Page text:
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Interest Rates

Fluctuations in interest rates usually affect the stock market. That's partly because the level of interest rates affects the appeal of stocks versus bonds. When interest rates are high, bonds are more attractive relative to stocks: when interest rates are low, bonds become less attractive relative to stocks. But it's also because a change in the level of interest rates can affect corporate profits.

Higher interest rates often mean lower profits. If interest rates rise, companies have to pay more to borrow the money they need to grow. Eventually that translates into higher prices for their goods and services and, often, slower sales, especially if customers are buying on credit and have to pay higher interest rates themselves to borrow. Potential customers may decide they can't afford to buy.

The eventual decline in corporate sales and earnings is something investors anticipate as soon as interest rates go up. The result is that stock prices may go down even before the effects of the increased interest rates are actually felt on the company's bottom line.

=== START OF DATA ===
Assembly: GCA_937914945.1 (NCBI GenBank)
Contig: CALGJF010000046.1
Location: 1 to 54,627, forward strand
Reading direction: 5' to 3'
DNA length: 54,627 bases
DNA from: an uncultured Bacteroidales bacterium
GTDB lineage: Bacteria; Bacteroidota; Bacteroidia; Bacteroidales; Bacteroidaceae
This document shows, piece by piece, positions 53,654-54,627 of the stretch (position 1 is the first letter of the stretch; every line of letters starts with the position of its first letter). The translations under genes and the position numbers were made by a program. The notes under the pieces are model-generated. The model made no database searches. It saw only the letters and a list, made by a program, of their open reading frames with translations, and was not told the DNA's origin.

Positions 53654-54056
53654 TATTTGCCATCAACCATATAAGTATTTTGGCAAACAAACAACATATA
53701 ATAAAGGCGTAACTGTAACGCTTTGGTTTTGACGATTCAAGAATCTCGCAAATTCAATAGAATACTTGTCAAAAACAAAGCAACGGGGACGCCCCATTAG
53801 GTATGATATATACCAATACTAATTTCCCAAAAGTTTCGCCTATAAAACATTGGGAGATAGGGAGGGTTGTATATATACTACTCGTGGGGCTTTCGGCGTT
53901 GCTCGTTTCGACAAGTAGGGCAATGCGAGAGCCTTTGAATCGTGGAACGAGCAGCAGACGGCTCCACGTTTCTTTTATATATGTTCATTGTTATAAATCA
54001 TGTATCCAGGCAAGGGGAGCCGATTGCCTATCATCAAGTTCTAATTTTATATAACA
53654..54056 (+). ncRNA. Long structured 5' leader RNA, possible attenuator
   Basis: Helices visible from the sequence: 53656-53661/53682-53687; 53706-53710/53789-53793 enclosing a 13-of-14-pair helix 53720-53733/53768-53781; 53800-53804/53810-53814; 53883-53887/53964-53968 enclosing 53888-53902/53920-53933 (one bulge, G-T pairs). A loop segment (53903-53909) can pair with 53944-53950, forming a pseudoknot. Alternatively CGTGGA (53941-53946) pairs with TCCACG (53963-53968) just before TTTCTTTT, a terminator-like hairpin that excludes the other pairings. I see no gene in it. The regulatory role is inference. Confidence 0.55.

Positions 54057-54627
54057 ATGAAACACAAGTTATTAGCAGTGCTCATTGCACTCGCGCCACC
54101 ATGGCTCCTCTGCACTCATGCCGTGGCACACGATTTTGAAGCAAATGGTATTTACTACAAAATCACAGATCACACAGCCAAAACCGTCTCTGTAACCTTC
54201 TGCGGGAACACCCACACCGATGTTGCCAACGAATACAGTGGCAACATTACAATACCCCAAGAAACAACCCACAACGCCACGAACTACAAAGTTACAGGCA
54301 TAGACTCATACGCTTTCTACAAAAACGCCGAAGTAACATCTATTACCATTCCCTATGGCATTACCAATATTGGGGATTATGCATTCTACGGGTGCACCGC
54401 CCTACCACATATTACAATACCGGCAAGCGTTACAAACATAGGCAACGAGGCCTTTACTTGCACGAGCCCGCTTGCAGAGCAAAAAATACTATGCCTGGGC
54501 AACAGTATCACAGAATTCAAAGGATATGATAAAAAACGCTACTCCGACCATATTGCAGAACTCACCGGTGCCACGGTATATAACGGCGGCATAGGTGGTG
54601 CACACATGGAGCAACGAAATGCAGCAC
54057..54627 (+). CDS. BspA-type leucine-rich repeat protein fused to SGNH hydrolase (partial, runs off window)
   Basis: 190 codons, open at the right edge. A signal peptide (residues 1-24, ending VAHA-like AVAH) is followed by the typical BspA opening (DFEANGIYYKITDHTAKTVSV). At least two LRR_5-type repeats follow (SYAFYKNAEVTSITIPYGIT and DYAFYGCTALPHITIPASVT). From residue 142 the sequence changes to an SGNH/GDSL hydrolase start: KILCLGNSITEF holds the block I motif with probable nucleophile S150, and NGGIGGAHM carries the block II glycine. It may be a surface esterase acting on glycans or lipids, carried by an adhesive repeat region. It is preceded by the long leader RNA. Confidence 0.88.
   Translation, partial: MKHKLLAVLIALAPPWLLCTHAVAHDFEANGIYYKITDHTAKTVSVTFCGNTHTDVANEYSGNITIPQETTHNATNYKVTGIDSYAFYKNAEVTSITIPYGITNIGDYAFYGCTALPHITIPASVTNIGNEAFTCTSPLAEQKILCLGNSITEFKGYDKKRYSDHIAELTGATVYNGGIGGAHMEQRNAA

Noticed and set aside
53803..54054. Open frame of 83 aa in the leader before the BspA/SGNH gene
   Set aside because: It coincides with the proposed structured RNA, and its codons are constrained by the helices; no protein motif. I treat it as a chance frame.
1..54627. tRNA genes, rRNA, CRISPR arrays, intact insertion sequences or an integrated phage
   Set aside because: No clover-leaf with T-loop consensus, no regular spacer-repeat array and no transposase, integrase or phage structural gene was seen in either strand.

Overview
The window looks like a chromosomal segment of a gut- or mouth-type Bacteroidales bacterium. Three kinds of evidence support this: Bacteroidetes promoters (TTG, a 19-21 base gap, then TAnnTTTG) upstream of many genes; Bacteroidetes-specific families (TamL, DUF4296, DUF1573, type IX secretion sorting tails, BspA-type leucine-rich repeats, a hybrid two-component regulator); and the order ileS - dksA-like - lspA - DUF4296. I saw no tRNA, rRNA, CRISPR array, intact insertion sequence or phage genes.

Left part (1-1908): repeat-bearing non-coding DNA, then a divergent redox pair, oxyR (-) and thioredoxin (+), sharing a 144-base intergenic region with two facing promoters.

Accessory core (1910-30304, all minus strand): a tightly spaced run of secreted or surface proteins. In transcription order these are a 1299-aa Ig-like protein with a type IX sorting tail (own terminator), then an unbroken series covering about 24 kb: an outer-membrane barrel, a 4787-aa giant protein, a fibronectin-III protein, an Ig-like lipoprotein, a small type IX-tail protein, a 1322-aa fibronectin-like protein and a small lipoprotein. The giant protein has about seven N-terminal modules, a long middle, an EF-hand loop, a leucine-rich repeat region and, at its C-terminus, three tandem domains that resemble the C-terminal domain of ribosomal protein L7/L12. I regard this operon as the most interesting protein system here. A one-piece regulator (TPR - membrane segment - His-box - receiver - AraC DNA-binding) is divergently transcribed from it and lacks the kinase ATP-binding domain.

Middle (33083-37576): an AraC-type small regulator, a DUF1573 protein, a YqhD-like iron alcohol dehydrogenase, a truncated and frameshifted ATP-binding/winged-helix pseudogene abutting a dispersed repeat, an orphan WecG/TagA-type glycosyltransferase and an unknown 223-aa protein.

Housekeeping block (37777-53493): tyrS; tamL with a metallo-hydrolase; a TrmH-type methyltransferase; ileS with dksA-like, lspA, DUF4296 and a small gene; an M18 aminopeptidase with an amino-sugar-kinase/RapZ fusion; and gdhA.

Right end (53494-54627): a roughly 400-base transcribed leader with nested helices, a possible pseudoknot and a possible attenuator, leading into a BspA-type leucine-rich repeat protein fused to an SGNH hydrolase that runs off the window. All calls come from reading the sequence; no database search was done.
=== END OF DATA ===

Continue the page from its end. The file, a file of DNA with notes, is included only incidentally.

The reverse happens when interest rates fall. Company borrowing costs are lower, so their profits on the same level of sales will be higher. And customers who buy on credit are more comfortable buying if they are paying lower rates, so they buy more. That increases sales and ultimately means higher corporate profits. Higher profits result in higher stock prices.

In this situation as well, investors are typically ready to pay higher prices for stocks as soon as interest rates drop in anticipation of the cycle of increased profits.

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